By Megan Lock, GWCT Advisor
Happy New Year!
January was named after the god Janus (Latin word for ‘door’) who has two faces, which allowed him to look both backwards into the old year and forwards into the new one at the same time, so with that in mind, I thought I would choose a species that had the ability to turn its head just like the god Janus – an owl, and in particular one of my favourite owls, the little owl (Athene noctua).
Although it is widely thought that the little owl is a native species, it is not, having been introduced to Britain from the continent in the 1800s. From then they quickly spread, and by the 1920s they could be found in Scotland and Wales. But unlike many other alien species, they appear to have occupied a vacant niche without having any detrimental impact on other native species.
So, what do they look like? The little owl lives up to its name, standing at only 20cm in height, and is our smallest owl in the UK. They have piercing yellow eyes, are mottled brown and cream across the head and body, and they have a short tail and small, rounded wings. But what they lack in size, they make up for in attitude by the way they stare at you with such annoyance if you dare to be in their territory and alarm call (shout at you!) so loudly!
The little owl is a species of open country, favouring habitats such as mixed farmland, parkland and orchards and are crepuscular (Latin for ‘twilight’), meaning they are most active at dawn and dusk. However, they are quite often seen during the day basking in the sunshine on a telegraph pole or tree. They are a sedentary species and hunt mainly at night from a perch rather than on the wing, taking crickets, grasshoppers and other invertebrates as well as small mammals, earthworms and, on some occasions, small birds during the breeding season.
When prey is spotted, they sometimes bob up and down a few times before a short flight to capture their prey, and if their aim wasn’t successful, they sometimes pursue their prey on the ground on foot!
The little owl’s territory size varies throughout the year, ranging from 40ha prior to the breeding season to as little as 2ha as the pair provision young. They establish their territory in the late winter and early spring, when males can be particularly noisy. Little owls are very territorial during the breeding season, and consequently very vocal again, with a wide variety of vocalisations. Typical calls include a plaintive ‘kew’ ‘kew’ and a loud ‘wherrow’, repeated at regular intervals. One of my favourite memories of this species was when I worked on a small farm as a teenager – we would turn the cattle out in the evening, and as we walked the cattle up the track to the fields, the calls of the little owls would fill the air, and that has stuck with me ever since.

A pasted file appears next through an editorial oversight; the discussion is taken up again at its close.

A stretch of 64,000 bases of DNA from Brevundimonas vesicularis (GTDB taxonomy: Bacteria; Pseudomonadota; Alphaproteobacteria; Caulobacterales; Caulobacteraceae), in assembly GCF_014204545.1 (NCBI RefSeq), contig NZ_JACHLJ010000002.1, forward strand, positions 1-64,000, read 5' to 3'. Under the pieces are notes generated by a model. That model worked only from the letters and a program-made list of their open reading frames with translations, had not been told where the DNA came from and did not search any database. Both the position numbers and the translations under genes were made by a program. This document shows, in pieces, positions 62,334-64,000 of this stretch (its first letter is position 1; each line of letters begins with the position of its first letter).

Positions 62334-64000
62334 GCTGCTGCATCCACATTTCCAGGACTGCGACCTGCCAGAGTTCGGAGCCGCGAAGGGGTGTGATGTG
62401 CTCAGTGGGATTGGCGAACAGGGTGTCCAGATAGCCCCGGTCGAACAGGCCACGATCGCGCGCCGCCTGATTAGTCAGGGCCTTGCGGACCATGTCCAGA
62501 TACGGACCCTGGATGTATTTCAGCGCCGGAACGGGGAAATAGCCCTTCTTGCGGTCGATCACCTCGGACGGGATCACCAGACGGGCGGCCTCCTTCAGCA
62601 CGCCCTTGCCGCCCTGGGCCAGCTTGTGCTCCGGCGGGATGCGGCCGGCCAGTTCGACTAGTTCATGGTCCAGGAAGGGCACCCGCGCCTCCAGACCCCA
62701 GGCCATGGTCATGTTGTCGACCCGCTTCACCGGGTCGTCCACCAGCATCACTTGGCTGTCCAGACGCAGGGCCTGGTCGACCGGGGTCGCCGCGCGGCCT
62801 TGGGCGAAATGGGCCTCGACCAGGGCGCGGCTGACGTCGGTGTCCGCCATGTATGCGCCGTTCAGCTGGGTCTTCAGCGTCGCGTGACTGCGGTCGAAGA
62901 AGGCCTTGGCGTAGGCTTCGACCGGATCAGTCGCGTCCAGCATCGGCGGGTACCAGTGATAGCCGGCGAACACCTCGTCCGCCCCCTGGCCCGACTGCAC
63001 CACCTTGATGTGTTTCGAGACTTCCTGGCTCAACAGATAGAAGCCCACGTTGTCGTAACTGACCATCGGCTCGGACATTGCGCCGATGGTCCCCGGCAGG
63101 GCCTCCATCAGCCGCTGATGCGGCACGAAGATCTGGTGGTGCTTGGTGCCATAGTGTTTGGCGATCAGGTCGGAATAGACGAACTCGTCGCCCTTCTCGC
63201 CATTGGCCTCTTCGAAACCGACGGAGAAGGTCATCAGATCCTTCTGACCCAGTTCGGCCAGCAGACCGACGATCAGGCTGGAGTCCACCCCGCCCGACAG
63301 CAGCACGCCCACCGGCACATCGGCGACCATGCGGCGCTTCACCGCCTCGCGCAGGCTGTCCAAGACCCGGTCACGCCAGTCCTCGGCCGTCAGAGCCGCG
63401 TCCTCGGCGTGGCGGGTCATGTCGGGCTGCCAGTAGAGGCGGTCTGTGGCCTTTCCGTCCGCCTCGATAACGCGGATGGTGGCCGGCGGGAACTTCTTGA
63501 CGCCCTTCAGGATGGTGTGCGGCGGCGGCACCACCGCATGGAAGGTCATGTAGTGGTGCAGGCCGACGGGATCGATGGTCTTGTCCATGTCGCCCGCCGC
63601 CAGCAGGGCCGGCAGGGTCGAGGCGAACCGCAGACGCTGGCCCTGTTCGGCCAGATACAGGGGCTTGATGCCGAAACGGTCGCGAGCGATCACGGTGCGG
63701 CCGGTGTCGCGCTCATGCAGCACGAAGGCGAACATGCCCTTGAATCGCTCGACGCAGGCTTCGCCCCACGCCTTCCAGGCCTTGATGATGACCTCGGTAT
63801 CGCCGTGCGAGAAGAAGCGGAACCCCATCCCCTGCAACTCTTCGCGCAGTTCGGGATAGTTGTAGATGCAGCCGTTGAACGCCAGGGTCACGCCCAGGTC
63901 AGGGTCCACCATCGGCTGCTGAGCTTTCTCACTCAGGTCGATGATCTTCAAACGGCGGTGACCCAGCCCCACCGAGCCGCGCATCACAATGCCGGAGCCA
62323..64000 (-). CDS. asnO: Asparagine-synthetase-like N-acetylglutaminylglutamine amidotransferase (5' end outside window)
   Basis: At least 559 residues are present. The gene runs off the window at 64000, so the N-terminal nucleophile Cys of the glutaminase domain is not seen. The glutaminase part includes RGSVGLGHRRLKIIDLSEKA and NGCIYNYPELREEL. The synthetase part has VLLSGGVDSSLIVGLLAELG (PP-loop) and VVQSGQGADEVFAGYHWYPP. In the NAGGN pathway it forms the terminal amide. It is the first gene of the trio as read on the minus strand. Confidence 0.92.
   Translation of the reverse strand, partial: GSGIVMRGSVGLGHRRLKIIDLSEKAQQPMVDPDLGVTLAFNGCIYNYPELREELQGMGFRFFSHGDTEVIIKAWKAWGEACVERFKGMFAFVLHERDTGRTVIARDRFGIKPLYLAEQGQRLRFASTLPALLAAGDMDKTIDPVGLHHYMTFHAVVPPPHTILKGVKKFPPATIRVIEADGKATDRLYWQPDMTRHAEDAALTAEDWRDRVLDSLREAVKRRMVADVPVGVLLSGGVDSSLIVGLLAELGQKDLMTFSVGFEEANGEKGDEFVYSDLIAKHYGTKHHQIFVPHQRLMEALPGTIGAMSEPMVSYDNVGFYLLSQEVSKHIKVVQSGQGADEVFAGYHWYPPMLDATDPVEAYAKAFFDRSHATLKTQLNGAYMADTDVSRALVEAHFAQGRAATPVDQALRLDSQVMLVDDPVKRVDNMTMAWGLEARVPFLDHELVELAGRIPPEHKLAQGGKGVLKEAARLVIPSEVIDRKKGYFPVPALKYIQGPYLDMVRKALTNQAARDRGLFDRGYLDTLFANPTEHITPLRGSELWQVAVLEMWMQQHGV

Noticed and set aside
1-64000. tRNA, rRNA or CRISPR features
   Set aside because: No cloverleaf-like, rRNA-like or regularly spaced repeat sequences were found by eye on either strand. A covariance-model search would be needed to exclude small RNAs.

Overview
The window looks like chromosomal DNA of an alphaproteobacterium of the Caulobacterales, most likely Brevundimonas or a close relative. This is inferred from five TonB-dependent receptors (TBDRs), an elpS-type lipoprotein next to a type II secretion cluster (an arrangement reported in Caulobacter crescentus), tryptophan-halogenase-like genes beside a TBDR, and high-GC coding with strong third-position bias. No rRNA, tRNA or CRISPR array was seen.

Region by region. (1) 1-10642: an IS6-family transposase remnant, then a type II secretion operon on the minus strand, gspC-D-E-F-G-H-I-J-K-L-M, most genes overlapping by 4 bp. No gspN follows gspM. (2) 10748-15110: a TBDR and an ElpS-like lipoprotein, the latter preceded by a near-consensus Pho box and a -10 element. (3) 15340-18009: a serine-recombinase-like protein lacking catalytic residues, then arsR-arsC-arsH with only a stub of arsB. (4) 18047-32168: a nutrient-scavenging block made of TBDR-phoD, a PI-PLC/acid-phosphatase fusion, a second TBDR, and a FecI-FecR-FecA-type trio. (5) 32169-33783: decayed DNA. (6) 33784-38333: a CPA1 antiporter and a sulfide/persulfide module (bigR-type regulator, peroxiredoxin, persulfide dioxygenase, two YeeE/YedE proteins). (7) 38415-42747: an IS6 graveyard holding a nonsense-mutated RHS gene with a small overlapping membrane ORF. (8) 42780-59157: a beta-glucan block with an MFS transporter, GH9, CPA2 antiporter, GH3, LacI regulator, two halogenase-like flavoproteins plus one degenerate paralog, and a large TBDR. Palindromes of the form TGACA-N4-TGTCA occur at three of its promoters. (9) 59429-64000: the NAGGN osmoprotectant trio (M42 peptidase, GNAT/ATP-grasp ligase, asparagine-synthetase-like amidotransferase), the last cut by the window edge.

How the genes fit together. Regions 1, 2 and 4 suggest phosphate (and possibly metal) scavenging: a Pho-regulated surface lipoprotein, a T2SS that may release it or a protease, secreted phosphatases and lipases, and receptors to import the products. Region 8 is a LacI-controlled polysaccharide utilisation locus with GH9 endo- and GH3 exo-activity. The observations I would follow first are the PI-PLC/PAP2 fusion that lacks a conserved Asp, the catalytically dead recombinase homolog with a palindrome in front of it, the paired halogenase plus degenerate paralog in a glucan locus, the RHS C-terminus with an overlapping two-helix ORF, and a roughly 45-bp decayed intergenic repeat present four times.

Little owls are a cavity-nesting species, with nests recorded in rock crags, rabbit holes and haystacks as well as in old agricultural buildings and tree holes, typically located within hedgerow trees. They prefer to nest in small dark cavities, with the male often perching close to the nest cavity while his mate is incubating her clutch of eggs.
Little owls are monogamous and are faithful to their nest sites and will return year after year, provided both of the pair survive. They lay between 3-5 eggs towards the end of April, with incubation lasting about a month, and the young fledge at around 5-6 weeks of age but are dependent on the adults for a further 2-4 weeks thereafter.
Following their successful introduction in the late 1800s, the species has experienced a decline in both range and population. They are absent from Ireland, and have disappeared from almost all of Scotland. Between 1995 and 2010 little owls declined by an estimated 40%, particularly in the western part of their range. They are now considered scarce in Wales and the western counties of Cheshire, Devon and Cornwall. The reasons for decline are unknown, but the most significant influences on nesting success is the availability of food and prevailing weather conditions, particularly cold, wet weather. We cannot tackle the climate crisis alone, but what we can do is create and manage prey-rich habitat for the little owl or erect owl nest boxes.
So, keep your eye out for these small but larger than life owls. They are sometimes hard to spot, but when you’ve heard one, you won’t forget it!